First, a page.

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Buffet / Berkshire Hathaway shares are hardly the best investment idea at this stage, but one’d know that only when selling... I like where MtBiking is suggesting. IShare ETFs have higher fees associated with them. I think the Vanguard ones are cheaper. But - yes, buying low cost, broad based index funds, covering multiple sectors would be the way to go. And, you want to get the low/no cost brokerage to get them...

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2 hours ago, Kavm said:

I like where MtBiking is suggesting. IShare ETFs have higher fees associated with them. I think the Vanguard ones are cheaper. But - yes, buying low cost, broad based index funds, covering multiple sectors would be the way to go.

Not sure whether you can still buy them as a German resident. See https://www.toytowngermany.com/forum/topic/382764-new-eu-regulation-preventing-purchase-of-etfs-and-etns/#comment-3736859

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9 minutes ago, mtbiking said:

Vanguard Deutschland, jeba, not America. They sell EU ETFS for the german market.

Interesting. Do you happen to know whether there is way to buy ETNs like e. g.  ISIN US90274D4328?

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7 minutes ago, jeba said:

Interesting. Do you happen to know whether there is way to buy ETNs like e. g.  ISIN US90274D4328?

 

I don't think that's possible with Vanguard DEU but to be honest I've never been interested in ETNs.

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Just now, mtbiking said:

I've never been interested in ETNs.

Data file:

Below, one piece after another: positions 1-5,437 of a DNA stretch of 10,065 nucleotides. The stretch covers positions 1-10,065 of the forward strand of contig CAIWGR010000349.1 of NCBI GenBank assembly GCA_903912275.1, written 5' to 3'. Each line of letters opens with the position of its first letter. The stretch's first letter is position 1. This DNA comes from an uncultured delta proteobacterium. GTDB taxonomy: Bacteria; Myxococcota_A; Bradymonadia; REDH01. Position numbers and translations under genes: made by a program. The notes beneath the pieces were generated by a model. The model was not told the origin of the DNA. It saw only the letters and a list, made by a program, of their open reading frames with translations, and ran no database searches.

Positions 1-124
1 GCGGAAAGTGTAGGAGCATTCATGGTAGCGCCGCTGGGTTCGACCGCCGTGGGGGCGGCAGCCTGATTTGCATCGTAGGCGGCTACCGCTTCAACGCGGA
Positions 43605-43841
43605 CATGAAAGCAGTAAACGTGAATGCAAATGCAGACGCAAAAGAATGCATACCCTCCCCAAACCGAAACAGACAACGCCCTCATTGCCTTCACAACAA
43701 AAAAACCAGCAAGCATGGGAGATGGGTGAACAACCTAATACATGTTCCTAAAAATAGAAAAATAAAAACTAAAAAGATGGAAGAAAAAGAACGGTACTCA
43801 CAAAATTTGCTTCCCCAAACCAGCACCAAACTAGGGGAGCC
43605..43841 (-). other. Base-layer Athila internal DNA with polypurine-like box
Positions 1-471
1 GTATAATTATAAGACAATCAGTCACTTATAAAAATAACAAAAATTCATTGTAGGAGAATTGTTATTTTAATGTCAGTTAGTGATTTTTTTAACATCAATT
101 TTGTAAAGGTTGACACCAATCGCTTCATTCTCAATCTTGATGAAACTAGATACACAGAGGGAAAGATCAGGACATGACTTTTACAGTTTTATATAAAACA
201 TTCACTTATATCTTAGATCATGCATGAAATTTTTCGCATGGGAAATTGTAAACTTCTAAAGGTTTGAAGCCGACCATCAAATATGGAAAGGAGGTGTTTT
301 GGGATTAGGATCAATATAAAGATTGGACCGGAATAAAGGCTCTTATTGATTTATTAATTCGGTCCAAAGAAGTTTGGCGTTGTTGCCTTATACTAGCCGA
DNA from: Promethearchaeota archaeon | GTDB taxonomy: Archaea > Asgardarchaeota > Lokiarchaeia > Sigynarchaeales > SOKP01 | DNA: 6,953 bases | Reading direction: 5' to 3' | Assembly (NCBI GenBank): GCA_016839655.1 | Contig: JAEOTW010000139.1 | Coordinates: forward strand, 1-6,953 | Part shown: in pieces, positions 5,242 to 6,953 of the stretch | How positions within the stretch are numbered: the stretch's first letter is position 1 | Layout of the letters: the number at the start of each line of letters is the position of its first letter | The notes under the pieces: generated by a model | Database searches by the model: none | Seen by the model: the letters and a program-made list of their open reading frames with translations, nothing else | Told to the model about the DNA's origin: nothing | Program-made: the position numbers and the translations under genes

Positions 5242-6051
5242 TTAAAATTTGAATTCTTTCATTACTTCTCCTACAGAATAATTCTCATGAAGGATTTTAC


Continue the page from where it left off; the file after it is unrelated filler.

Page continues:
If you´re living in a country that doesn´t tax foreign investment income they have a big advantage: there is no US withholding tax. 

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1 minute ago, jeba said:

If you´re living in a country that doesn´t tax foreign investment income they have a big advantage: there is no US withholding tax. 

 

I live in Germany, so..

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7 hours ago, jeba said:

If you´re living in a country that doesn´t tax foreign investment income they have a big advantage: there is no US withholding tax. 

but @jeba, similar to derivatives (Zertifikate, in English also often labelled as "autocallable notes") where German investors fund out after Lehman  Bros' went belly-up that these bonds are at 100% risk of the issuing/underwriting financial institution/bank goes bankrupt. I would therefore only advise clients using such for monies they can put at such risks and when the investor has both the financial means and the investor-type-profile to stomach total loss of investment in the worst-case-scenario. 

 

Cheerio

 

I am a professional independent insurance broker, financial adviser, and authorised advertiser. Contact me.
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10 minutes ago, Starshollow said:

but @jeba, similar to derivatives (Zertifikate, in English also often labelled as "autocallable notes") where German investors fund out after Lehman  Bros' went belly-up that these bonds are at 100% risk of the issuing/underwriting financial institution/bank goes bankrupt. I would therefore only advise clients using such for monies they can put at such risks and when the investor has both the financial means and the investor-type-profile to stomach total loss of investment in the worst-case-scenario. 

 

Cheerio

 

I am a professional independent insurance broker, financial adviser, and authorised advertiser. Contact me.

I know. In the case of the ISIN I mentioned the risk is even bigger as it´s a leveraged product. If the value of the "underlying" falls too far it will be dissolved and you get only a meager fraction of your investment back. A had to experience that before.